A second college has canceled a planned appearance by Ward Churchill, the pro-fascist University of Colorado professor of "ethnic studies" who cheered on the Sept. 11 attacks. Like upstate New York's Hamilton College, Eastern Washington University in Cheney, Wash., is citing "safety and security" as an excuse rather than forthrightly admitting it was a mistake to invite Churchill in the first place. Stephen Jordan, EWU's president, issued a statement Friday:

Two speakers invited to the EWU campus, Ward Churchill and Ron Jeremy, provide this university with a difficult challenge. . . .

We do not see this cancellation as a curtailment of Mr. Churchill's free speech right. Indeed, Supreme Court decisions raise legitimate question as to whether speech that incites panic or an immediate breach of the peace is protected by the First Amendment.

We are canceling an event, not an idea.

Mr. Churchill still has multiple venues for the outlet of his ideas. Neither this University nor the state's taxpayers are under any obligation to provide an appearance venue for Mr. Churchill if his presence threatens the safety and security of this campus.

Mr. Jeremy's appearance is not a security or safety issue, but we did recognize that the program, in its initial conception, inadequately served what the title Eastern Dialogues denotes, as a single viewpoint presentation is not dialogue.

With that in mind, Eastern has enhanced the discussion by providing a more comprehensive discussion of the issues at hand by giving a forum for alternate views before, during and after Mr. Jeremy's program.

With that in mind, Eastern has enhanced the discussion by providing a more comprehensive discussion of the issues at hand by giving a forum for alternate views before, during and after Mr. Jeremy's program.

So who is this Ron Jeremy fellow? The press release doesn't say, but you may remember him from such films as "Buttman at Nudes a Poppin' 7" and "What's the Lesbian Doing in My Pirate Movie?" That's right, EWU is standing up for "free speech" by bringing a porn star to campus.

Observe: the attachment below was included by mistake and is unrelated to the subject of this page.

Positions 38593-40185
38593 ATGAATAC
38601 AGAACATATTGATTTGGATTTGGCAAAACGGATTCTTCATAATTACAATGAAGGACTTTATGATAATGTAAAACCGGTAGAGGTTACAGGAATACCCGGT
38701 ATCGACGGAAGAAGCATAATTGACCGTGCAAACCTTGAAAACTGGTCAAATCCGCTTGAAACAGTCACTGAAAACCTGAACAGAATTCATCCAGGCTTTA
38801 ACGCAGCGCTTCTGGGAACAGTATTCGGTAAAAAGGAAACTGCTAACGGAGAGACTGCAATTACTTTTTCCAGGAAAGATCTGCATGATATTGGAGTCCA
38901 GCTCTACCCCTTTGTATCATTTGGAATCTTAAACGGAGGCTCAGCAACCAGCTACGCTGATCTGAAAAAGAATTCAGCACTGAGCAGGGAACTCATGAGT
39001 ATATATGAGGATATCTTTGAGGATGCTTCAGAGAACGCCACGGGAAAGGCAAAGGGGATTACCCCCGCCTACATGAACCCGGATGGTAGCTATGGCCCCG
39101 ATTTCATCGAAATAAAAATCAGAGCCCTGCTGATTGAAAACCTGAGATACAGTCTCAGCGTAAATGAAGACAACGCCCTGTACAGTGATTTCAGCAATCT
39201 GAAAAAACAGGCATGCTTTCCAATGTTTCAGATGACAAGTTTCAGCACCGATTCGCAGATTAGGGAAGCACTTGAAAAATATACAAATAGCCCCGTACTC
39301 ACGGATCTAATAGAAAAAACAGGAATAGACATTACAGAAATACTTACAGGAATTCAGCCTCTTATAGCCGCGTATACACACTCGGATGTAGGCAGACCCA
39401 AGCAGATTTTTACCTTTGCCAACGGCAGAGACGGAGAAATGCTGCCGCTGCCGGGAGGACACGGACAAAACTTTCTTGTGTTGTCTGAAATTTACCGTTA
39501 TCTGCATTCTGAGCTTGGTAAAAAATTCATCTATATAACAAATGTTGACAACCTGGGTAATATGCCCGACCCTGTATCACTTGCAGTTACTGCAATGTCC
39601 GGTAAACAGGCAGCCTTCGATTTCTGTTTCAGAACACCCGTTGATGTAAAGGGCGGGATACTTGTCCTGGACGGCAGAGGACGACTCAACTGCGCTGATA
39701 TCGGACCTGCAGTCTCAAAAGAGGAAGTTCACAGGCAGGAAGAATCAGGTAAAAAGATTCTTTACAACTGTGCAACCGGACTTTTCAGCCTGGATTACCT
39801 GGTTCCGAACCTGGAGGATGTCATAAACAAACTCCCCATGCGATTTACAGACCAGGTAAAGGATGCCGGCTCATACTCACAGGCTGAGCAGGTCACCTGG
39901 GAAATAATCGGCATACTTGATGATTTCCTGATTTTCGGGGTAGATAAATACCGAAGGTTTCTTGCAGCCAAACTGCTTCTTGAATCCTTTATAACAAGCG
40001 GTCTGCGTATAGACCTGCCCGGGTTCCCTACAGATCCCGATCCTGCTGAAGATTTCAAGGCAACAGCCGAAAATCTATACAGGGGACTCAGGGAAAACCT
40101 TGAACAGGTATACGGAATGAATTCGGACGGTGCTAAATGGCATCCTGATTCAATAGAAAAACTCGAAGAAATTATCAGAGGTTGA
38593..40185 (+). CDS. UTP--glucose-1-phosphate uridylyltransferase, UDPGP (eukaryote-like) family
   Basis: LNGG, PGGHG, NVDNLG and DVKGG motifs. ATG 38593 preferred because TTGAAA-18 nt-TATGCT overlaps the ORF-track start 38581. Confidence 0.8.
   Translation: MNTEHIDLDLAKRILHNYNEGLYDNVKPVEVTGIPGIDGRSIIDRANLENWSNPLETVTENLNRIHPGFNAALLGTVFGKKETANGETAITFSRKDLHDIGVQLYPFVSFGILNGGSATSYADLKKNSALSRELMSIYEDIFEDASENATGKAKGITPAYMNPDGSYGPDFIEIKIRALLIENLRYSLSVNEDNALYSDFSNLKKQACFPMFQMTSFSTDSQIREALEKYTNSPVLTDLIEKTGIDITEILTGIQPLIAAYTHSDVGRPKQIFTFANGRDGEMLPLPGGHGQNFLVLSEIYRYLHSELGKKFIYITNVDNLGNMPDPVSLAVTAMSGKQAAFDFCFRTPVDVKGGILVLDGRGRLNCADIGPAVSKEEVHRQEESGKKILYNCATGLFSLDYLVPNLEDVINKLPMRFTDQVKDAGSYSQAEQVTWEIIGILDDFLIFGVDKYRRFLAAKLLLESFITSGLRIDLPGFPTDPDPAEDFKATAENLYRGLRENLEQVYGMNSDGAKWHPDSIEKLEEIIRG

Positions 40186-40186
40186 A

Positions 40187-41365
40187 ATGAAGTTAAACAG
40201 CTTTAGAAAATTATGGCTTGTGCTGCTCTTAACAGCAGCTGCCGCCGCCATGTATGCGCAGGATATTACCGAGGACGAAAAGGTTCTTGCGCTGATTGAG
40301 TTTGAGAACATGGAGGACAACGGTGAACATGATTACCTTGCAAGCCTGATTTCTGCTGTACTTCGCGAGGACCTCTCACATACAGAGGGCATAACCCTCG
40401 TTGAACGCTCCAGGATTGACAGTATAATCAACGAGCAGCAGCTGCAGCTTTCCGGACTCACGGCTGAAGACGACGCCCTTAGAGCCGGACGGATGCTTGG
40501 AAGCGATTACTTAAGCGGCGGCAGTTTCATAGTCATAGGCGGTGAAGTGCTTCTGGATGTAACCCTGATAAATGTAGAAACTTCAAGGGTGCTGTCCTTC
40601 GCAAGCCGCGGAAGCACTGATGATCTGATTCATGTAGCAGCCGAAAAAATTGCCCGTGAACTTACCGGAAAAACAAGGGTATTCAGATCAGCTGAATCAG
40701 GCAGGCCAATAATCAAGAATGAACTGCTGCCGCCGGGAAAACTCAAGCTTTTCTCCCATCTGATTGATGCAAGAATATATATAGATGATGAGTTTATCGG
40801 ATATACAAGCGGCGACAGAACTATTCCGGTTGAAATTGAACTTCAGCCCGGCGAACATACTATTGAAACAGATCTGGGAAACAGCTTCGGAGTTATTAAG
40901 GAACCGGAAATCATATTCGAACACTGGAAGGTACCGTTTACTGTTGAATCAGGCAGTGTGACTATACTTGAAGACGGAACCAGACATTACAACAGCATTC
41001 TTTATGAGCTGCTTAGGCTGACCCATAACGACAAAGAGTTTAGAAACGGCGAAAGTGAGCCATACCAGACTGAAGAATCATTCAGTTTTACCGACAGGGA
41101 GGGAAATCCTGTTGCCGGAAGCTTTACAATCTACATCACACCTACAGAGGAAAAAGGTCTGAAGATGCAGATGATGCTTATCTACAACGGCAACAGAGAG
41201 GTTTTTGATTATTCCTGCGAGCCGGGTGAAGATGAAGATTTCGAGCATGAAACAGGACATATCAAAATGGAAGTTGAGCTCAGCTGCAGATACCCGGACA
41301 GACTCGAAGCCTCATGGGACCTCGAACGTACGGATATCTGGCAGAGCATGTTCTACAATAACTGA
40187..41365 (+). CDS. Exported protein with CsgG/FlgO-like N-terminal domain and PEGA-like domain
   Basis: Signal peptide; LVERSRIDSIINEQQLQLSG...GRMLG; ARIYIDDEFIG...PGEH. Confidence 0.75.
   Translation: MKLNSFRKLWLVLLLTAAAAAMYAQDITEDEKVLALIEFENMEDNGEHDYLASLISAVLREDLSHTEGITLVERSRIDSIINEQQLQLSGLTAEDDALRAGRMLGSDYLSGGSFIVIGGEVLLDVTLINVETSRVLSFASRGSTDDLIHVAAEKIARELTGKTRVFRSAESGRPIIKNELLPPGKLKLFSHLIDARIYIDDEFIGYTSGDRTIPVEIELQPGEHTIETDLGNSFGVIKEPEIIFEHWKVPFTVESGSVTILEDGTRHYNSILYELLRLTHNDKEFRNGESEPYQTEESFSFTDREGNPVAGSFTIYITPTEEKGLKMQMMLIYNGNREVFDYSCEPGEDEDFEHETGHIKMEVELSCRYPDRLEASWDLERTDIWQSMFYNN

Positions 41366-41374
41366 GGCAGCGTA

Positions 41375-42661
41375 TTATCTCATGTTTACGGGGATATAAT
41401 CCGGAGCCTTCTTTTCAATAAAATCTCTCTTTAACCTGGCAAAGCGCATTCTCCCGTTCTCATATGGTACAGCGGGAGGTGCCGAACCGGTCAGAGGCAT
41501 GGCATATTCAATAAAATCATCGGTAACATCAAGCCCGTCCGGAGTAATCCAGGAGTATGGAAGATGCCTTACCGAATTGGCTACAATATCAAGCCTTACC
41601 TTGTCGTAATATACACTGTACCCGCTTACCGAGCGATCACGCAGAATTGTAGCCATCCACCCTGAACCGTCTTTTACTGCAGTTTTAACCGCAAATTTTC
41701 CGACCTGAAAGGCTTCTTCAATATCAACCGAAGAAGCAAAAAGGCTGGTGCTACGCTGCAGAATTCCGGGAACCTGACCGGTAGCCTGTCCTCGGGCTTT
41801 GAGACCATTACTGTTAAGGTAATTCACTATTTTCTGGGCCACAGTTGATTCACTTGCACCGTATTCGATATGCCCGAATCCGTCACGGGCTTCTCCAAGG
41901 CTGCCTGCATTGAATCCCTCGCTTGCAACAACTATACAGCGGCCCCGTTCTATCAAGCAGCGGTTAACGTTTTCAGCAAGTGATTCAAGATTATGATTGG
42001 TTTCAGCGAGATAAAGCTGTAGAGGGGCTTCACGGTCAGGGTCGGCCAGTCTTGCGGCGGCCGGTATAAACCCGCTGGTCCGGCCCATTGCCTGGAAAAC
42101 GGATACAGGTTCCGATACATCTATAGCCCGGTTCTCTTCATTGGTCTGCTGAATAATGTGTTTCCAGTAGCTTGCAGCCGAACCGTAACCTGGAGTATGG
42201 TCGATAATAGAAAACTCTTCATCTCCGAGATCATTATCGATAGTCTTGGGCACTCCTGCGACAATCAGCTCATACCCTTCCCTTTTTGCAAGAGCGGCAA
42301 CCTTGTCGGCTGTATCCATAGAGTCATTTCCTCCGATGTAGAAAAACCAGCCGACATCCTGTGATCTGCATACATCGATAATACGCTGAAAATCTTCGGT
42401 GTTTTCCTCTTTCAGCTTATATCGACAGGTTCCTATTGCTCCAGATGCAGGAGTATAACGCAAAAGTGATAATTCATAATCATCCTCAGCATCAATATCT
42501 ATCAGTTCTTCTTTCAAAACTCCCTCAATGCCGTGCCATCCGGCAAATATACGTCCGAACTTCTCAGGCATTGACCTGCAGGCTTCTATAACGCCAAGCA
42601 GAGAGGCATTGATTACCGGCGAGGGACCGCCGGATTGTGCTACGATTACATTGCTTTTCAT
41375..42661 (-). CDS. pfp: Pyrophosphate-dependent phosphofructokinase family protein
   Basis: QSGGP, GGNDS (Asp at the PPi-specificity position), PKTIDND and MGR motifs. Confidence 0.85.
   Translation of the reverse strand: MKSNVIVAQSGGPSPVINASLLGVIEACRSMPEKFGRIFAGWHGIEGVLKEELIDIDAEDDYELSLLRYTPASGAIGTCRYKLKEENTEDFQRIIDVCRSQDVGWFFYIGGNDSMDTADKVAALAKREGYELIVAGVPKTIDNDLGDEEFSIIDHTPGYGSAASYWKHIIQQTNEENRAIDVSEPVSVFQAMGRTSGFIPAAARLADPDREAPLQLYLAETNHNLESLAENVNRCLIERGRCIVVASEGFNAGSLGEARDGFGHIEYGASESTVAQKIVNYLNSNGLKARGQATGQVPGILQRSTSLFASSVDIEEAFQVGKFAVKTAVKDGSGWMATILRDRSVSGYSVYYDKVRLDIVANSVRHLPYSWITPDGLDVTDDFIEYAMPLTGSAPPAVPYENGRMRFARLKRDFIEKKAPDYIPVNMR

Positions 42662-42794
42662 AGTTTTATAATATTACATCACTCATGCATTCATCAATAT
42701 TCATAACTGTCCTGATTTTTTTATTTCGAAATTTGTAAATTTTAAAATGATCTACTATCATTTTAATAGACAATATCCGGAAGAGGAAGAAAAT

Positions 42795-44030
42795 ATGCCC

Blogger Richard Posner (who sunlights as a federal judge and a University of Chicago law professor) has a comment on the Larry Summers kerfuffle that seems apt here:

No one who has spent much time around universities thinks they've ever "encourage[d] uncircumscribed intellectual explorations." The degree of self-censorship in universities, as in all institutions, is considerable. Today in the United States, most of the leading research universities are dominated by persons well to the left of Larry Summers, and they don't take kindly to having their ideology challenged, as Summers has now learned to his grief.

There is nothing to be done about this, and thoughtful conservatives should actually be pleased. As John Stuart Mill pointed out in On Liberty, when one's ideas are not challenged, one's ability to defend them weakens. Not being pressed to come up with arguments or evidence to support them, one forgets the arguments and fails to obtain the evidence. One's position becomes increasingly flaccid, producing the paradox of thought that is at once rigid and flabby. And thus the academic left today.

Or as reader Jay Lesseig puts it, "Freedom of speech makes it much easier to spot the idiots."

61 posted on 02/08/2005 11:54:57 AM PST by Helms
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To: nicollo
This paper of Mr. Brown is very powerful.